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Lanxess agrees to acquire Chemtura for $2.5 billion

September 26, 2016
Chemical Value Chain

Lanxess announced on Sunday that it has reached an agreement to acquire Chemtura Corporation, for $2.12 billion in cash.

Chemtura said last year that it is looking for a large “buy, sell or merge” transaction to significantly increase the company’s reach and scale.

Lanxess and Chemtura have signed a definitive agreement under which Chemtura shareholders will receive $33.50 per share in cash for each outstanding share of common stock held, which represents an 18.9% premium to the stock’s closing share price of $28.18 on 23 September 2016. The transaction, with an enterprise value of approximately €2.4 billion ($2.7 billion), will be financed by Lanxess mainly through senior and hybrid bonds, as well as from existing liquidity. It is subject to approval by Chemtura shareholders, required regulatory approvals and certain other customary closing conditions and is expected to close around mid-2017.

The deal, Lanxess’s largest ever acquisition, will build on the company’s additives portfolio. Chemtura is one of the major global providers of flame retardants and lubricant additives. It has 20 sites in 11 countries and approximately 2,500 employees worldwide. The company reported sales of around €1.5 billion in the last four quarters with EBITDA pre exceptionals of approximately €245 million and EBITDA margin of approximately 16%. About 45% of Chemtura’s revenue is generated in North America. In addition to additives, Chemtura’s portfolio includes urethanes and organometallics.

Lanxess says the acquisition forms the next milestone on its growth plan following a major realignment. The company, the world’s largest producer of synthetic rubber, last year agreed to divest a large part of its portfolio by selling a 50% stake in its rubbers business to Saudi Aramco for €1.2 billion. In April, Lanxess announced its first acquisition since the realignment, the purchase of the clean and disinfect business of Chemours.

“With [the Chemtura] acquisition, we are forming a champion in the field of additives and are strengthening our already profitable portfolio,” said Matthias Zachert, chairman of Lanxess. “Through the acquisition, we are further implementing our strategy to become a more resilient and profitable chemical company,” he says. Through the acquisition, Lanxess is building on its position in medium-sized markets and increasing its presence in North America.

“The transaction provides premium value to our shareholders and benefits our customers and employees by making Chemtura part of a much larger, stronger global enterprise with the resources to fully support a more diverse suite of specialty chemicals products and services,” said Craig Rogerson, president, CEO and chairman of the board of Chemtura.

For Lanxess, the acquisition will be accretive to earnings per share in the first fiscal year, with annual synergies of approximately €100 million expected by 2020. Lanxess is paying an EV/EBITDA multiple of approximately 7x including synergies for this transaction, meeting its target of 7-9x for acquisitions including synergies, the company says.

Chemtura’s two additive segments form the main pillars of the company’s business. Together with Lanxess’s Rhein Chemie additives business unit (ADD), they will form the new performance additives segment. ADD already offers a wide range of specialty additives and service products for the plastics, rubber, lubricants and colorants production, and employs around 1,600 people worldwide at more than 20 locations. Anno Borkowsky, head of Rhein Chemie Additives, says that additives are an attractive business. “In addition to its relatively low capital intensity, it requires strong expertise and [provides] customized solutions.”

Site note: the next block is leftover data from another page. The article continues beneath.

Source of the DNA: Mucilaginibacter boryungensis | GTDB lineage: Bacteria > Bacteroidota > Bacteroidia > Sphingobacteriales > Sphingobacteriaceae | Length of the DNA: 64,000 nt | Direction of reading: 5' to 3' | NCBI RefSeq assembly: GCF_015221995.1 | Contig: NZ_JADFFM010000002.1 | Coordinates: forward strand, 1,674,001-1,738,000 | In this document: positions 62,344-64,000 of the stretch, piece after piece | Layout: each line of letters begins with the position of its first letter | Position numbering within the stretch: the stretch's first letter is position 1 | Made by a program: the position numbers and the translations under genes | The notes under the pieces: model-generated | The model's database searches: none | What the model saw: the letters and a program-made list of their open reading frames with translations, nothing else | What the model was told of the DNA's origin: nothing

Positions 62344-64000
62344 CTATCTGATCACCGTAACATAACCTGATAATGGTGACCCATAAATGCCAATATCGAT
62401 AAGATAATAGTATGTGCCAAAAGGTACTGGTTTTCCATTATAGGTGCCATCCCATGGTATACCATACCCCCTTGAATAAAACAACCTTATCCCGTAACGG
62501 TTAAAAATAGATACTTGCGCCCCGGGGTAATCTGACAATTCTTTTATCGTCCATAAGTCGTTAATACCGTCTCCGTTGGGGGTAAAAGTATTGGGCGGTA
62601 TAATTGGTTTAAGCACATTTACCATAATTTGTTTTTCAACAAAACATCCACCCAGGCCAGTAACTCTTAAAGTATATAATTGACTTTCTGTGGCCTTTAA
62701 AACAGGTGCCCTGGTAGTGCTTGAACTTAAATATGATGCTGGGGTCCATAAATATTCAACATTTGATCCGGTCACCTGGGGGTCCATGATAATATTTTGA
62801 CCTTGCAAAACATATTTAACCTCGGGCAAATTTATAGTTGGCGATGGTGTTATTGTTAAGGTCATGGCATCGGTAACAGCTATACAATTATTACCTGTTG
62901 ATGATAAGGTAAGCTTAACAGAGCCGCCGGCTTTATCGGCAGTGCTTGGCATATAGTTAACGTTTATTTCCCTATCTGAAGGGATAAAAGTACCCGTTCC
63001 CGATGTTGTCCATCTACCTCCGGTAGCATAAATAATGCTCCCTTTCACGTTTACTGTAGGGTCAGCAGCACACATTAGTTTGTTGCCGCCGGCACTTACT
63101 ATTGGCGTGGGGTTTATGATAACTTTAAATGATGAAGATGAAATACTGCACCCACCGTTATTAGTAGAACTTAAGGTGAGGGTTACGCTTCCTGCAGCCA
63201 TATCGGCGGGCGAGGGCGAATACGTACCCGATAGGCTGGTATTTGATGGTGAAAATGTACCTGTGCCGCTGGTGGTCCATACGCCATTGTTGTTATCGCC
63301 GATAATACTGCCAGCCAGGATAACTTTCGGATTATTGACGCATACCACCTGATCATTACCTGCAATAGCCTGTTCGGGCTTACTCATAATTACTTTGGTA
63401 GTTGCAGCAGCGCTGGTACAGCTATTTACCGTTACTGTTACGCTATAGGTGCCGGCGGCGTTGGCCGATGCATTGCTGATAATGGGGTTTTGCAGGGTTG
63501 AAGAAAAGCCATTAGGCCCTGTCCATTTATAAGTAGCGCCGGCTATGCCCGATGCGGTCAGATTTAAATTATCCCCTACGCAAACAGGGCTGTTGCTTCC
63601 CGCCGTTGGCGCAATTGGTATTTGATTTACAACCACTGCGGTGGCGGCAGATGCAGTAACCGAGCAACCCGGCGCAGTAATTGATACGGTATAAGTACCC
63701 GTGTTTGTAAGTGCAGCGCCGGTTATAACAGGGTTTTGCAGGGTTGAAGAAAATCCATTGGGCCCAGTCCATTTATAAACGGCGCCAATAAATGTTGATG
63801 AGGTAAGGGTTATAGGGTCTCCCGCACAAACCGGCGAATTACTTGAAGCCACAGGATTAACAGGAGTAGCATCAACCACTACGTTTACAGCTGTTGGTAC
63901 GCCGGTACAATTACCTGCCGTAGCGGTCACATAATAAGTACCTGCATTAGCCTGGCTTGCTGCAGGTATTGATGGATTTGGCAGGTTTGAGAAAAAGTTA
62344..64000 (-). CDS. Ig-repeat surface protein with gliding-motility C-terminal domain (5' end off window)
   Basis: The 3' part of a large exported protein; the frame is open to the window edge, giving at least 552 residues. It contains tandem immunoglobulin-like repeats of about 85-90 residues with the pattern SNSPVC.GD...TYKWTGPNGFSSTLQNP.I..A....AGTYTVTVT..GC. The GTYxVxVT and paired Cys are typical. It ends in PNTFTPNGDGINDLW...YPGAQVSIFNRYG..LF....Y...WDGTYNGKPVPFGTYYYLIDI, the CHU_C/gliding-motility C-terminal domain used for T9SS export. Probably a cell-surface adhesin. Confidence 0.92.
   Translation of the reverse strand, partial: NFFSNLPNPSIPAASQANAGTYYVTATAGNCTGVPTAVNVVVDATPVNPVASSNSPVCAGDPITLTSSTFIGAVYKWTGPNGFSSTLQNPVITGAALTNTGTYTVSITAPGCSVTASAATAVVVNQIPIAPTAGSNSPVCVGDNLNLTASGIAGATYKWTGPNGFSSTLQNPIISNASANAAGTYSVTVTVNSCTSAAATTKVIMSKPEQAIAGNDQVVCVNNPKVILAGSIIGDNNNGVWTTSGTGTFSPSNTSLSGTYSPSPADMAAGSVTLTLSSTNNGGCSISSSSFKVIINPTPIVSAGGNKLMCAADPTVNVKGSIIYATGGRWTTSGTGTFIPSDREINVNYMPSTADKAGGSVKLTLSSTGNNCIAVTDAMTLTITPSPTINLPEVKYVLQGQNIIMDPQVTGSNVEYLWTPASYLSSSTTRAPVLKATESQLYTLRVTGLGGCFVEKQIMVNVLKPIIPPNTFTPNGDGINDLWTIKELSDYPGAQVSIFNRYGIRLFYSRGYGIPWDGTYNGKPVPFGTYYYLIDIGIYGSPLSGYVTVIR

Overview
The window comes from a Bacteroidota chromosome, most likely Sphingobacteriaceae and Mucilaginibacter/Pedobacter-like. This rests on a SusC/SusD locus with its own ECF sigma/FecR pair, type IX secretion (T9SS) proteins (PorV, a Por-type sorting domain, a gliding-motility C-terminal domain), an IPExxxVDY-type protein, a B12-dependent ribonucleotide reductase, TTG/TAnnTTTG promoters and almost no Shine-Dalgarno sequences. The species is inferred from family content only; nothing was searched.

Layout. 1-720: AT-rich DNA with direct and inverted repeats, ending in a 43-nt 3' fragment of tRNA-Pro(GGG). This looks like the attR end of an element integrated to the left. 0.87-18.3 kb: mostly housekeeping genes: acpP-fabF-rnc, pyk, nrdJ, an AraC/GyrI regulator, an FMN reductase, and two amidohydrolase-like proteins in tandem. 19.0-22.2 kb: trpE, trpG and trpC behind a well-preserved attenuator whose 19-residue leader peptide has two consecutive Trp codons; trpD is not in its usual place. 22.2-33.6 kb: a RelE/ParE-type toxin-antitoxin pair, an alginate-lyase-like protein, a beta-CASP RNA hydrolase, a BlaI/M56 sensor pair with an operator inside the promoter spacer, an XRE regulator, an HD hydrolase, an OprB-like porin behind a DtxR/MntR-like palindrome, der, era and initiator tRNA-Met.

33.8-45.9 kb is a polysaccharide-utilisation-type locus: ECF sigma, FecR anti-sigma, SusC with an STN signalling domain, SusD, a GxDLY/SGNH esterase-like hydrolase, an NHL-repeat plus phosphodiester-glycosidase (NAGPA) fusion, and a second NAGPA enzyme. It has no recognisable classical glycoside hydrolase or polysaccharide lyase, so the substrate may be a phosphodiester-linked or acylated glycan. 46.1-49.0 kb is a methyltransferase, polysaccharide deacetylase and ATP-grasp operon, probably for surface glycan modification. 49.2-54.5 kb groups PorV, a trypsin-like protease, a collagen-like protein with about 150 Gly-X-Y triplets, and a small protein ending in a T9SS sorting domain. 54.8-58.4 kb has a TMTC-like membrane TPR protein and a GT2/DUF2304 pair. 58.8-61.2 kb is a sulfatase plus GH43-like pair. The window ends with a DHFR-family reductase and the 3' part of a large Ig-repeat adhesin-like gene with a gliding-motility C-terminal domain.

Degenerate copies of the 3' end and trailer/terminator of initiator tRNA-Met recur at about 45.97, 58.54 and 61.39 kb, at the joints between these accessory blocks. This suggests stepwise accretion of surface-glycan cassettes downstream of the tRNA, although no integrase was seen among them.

The first pillar of Chemtura’s additives business includes lubricant additives and synthetic lubricants for industrial applications, such as in power generation and aviation. “Chemtura holds a competitive position in industrial lubricant additives. [In addition], Chemtura manufactures the necessary precursors and intermediates. Combined with our own additives portfolio, we will be a major supplier for industrial lubricants and will further strengthen our competitiveness through our integrated value chain,” Borkowsky says. Lanxess says it expects the industrial lubricant additives market to grow at an annual rate of 3-4% in the medium term.

The second pillar is mainly comprised of the brominated flame retardant additives, elemental bromine and further bromine derivatives businesses. Chemtura is a major supplier of bromine and brominated products and is well positioned due to its backward integration. “Flame retardant requirements continue to rise mainly due to the trend for energy-efficient construction…[and] with this acquisition, we will become a major global supplier of high performance flame retardant additives. In the future, we can offer our customers brominated and phosphorous-based products from one source,” Borkowsky says. Rhein Chemie Additives already has a competitive position in the phosphorous-based flame retardants business and features a backward integrated value chain. Lanxess also expects medium-term growth rates of 3-4%/year in flame-retardant additives.

Chemtura’s urethane business is a major provider for hot-cast prepolymers and for special, aqueous urethane dispersions and polyester polyols. The business will be integrated into Lanxess’s high performance materials segment. Chemtura is a major player in organometallics, used, among others, as catalysts in polymer production and for synthesis of fine chemicals and pharmaceuticals. This business will be part of Lanxess’s advanced industrial intermediates business unit.

By Natasha Alperowicz

Source: Chemical Week

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